I should note that none of what is described above was really unpleasant or bad enough to make me reconsider going back; in fairness, I should also say that the massage itself was one of the best I have ever received, and I guess the chatter was worth the lack of pain today. Next time: bring the iPod.

Tuesday, May 15, 2007

TK421, why aren't you in my closet?

When your spouse tells you that you will be attending a wedding for one of his/her co-workers, I imagine your response is similar to mine: ugh. But when The Wife told me that we will be attending the upcoming wedding of a particular co-worker, I may have actually giggled with delight. Here's why:

This particular co-worker is marrying a nice young man...who happens to belong to the Golden Gate Garrison of the 501st Legion (the fighting 501st!), the self-billed "definitive Imperial costuming organization." I have been told that, although there may not be any Stormtroopers at the actual wedding (which there should be, if this is going to be a recognized union within the Empire), I can expect to see at least a small attachment make an appearance at the reception. You know what this means: pictures of me with Stormtroopers. Even as I am typing this, I am giggling again.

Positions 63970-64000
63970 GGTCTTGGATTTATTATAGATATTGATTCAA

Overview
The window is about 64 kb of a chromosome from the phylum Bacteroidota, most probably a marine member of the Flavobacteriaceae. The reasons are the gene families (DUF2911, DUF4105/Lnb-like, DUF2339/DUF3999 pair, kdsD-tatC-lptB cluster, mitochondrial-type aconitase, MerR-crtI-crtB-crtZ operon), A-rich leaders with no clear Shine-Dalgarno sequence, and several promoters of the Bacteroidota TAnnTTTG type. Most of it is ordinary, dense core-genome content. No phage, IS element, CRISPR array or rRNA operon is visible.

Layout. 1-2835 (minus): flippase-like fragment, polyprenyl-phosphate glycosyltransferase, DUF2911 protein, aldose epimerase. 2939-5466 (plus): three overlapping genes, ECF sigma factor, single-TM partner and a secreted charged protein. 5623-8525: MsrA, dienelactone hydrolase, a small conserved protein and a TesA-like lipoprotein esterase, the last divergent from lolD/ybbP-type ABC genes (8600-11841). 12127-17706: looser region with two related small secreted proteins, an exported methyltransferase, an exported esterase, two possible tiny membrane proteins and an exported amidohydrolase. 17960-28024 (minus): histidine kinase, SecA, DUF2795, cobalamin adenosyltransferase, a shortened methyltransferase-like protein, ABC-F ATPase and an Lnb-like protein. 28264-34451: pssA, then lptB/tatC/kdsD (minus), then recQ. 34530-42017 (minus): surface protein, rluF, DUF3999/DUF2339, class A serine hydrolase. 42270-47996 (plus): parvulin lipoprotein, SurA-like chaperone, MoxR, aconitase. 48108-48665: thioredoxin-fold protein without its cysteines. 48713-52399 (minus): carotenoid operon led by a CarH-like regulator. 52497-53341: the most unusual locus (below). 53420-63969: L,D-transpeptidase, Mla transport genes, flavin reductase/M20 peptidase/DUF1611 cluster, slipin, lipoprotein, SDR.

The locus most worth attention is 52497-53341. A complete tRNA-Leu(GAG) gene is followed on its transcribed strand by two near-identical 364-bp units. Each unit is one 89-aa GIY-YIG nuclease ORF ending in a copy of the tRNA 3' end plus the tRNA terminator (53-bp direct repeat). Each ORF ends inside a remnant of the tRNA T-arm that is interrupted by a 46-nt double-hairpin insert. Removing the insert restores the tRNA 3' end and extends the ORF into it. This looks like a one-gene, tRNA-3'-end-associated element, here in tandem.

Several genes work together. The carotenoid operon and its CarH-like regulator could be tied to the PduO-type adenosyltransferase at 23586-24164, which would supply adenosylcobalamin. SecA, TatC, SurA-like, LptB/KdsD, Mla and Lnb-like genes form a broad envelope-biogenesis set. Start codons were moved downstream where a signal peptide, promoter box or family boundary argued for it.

I got so exicited that I had a fleeting thought about building my own costume and enlisting...but that dream lasted about five minutes. Check out this site for instructions on building your own Stormtrooper suit. The short version: this is a long, expensive, time-consuming and potentially dangerous process that requires a LOT of money and a LOT of commitment. Of the voluminous materials needed to build a suit of armor, the only one I own is "the dream," and even that can get expensive.

UPDATE (5-21-07): The 501st made an appearance at the Bay To Breakers 12K yesterday, and a local station posted some footage of them (and others) here. Very cool!

Saturday, May 12, 2007

All the way home

I would be shocked if I am the first person to bring this up, but apparently introductions may be in order.

Please meet...

You two have a lot in common, and should be making a lot of money together. Discuss.